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Discord and Discourse: John Kasich on American Politics

Dawson Bell  

Photo courtesy of Gage Skidmore

John Kasich isn’t easily categorized.    

His roots are in the working class of western Pennsylvania as the son of a postal worker, and grandson of Eastern European immigrants. Yet, at 68, the former Ohio governor and 2016 Republican presidential candidate, has rarely been employed outside of government. Prior to signing on this year as a political analyst for CNN, Kasich’s only extended stay in the private sector was as an investment banker with Lehman Brothers until its 2008 collapse.  

In Congress, where he served from 1983 to 2001, Kasich was among the leaders of the Newt Gingrich conservative Republican revolution in 1994 and a noted budget hawk. As Ohio governor from 2011 to 2019, he was often at loggerheads with the state’s dominant GOP faction of conservatives and Tea Party activists, notably by backing the expansion of Medicaid eligibility under Obamacare.   

He was, and remains, a high-profile critic of President Donald Trump. But he couldn’t bring himself to vote for Hillary Clinton in 2016, writing in the name of the late Arizona senator John McCain instead. For Michiganders attending the 2019 Mackinac Policy Conference, where Kasich will deliver a keynote address, perhaps he will be reminiscent of another former governor, Michigan’s “passionate moderate” of the 1970s and 1980s, William Milliken.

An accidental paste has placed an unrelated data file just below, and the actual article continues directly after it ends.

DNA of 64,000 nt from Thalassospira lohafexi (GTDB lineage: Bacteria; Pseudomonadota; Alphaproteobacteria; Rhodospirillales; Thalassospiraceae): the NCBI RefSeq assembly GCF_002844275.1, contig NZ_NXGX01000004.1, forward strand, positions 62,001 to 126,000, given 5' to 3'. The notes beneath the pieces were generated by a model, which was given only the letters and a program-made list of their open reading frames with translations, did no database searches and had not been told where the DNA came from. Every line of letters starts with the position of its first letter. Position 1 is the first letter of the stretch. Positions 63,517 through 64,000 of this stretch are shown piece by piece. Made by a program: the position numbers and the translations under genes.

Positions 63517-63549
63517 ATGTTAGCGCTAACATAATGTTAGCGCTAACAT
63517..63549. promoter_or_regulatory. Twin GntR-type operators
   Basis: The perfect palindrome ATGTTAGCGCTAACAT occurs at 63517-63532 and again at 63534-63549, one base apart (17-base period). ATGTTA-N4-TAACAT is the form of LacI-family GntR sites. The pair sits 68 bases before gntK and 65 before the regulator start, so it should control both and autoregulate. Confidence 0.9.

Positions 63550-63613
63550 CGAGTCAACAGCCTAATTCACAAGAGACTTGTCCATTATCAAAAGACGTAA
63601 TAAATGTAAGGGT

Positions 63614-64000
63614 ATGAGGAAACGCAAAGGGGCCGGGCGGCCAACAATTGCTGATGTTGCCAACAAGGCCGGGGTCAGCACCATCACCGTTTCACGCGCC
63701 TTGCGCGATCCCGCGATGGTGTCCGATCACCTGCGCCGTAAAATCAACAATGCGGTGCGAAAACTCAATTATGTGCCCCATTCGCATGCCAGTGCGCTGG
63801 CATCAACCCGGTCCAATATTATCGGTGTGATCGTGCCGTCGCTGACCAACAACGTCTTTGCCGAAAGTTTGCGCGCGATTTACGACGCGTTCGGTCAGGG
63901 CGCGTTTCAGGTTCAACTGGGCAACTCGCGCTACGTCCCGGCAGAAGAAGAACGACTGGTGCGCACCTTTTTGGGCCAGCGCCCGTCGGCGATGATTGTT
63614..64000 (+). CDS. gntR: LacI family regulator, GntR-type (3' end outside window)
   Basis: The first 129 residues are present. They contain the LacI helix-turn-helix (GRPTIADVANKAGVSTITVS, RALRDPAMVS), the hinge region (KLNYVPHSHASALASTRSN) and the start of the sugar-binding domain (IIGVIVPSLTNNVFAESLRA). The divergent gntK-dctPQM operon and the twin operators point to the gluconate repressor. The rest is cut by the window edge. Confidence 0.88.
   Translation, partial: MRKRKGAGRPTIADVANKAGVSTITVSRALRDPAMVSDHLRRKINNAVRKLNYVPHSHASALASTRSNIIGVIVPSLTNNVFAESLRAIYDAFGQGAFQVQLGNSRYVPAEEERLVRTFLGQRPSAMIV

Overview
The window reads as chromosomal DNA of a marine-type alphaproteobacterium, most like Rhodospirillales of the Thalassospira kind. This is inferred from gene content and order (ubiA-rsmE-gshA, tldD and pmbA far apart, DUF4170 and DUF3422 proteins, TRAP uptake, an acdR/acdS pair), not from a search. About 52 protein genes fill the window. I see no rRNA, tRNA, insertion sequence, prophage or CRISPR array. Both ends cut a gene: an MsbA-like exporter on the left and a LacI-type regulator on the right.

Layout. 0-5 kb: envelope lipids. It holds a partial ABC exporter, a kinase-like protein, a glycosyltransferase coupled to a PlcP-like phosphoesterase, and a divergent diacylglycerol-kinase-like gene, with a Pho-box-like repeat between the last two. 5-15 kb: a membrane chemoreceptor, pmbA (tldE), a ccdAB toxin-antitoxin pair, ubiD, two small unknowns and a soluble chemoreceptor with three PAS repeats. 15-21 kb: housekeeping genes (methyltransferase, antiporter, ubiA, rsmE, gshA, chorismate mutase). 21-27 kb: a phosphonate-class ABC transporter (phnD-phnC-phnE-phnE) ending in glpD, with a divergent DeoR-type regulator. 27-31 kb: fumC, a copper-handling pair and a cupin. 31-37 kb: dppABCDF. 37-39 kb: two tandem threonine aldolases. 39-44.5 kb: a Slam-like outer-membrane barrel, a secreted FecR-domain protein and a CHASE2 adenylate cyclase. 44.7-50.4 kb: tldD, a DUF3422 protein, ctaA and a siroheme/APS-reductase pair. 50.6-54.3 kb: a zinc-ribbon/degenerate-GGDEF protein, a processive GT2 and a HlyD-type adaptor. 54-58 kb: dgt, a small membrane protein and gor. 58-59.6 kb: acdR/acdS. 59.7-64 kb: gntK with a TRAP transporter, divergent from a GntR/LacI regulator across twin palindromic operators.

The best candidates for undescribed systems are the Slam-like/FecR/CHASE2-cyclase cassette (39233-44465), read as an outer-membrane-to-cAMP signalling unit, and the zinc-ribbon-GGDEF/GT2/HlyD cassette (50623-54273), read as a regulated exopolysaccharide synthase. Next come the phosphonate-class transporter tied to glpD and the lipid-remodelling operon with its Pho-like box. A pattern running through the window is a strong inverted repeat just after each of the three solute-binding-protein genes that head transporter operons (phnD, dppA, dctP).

“When most people hear me speak, they are surprised how little I talk about politics. I’m a CNN commentator, but this is not going to be a political analysis. It will be about ‘can do’ and ‘hope.’ I fundamentally want people to realize they can get things done.” 

Kasich says he believes the country’s salvation lies outside Washington D.C.    

“When people focus on their own lives and the lives of those around them, good things happen,” he says. “Communities matter. Power flows from the bottom up. Leadership is important. But at the end of the day leaders exist at every level.”    

Kasich recognizes that the current discord in national affairs affects people — it’s divisive and sours moods — however it’s important to remember that “what’s going on at home” is important because it impacts daily life.  

Even so, Kasich himself hasn’t entirely closed the door on another presidential bid in 2020. The political nonprofit he heads called Two Paths Americaan echo of his 2017 campaign memoir “Two Paths: America Divided or United”bills itself as a “center-right” alternative to radical wings on the left and right.    

And in or out of office or Washington D.C., Kasich will almost certainly continue to promote the vision for healing the nation presented in his memoir 

In it, Kasich writes: “The way forward is to focus on our shared moral compassthe one that points us to honesty, integrity, personal responsibility, faith, humility, compassion, forgiveness, tolerancethat will get us back on track.”    

It can be done, Kasich says. 

“I’m not a pessimist.”   

Dawson Bell is a veteran Michigan journalist who spent 25 years covering government and politics for the Detroit Free Press.